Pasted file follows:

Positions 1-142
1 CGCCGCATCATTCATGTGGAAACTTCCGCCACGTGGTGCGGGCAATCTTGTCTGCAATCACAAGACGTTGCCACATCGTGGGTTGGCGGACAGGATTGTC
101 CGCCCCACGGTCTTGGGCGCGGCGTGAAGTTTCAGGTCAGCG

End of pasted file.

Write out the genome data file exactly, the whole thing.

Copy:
Positions 1-142
1 CGCCGCATCATTCATGTGGAAACTTCCGCCACGTGGTGCGGGCAATCTTGTCTGCAATCACAAGACGTTGCCACATCGTGGGTTGGCGGACAGGATTGTC
101 CGCCCCACGGTCTTGGGCGCGGCGTGAAGTTTCAGGTCAGCG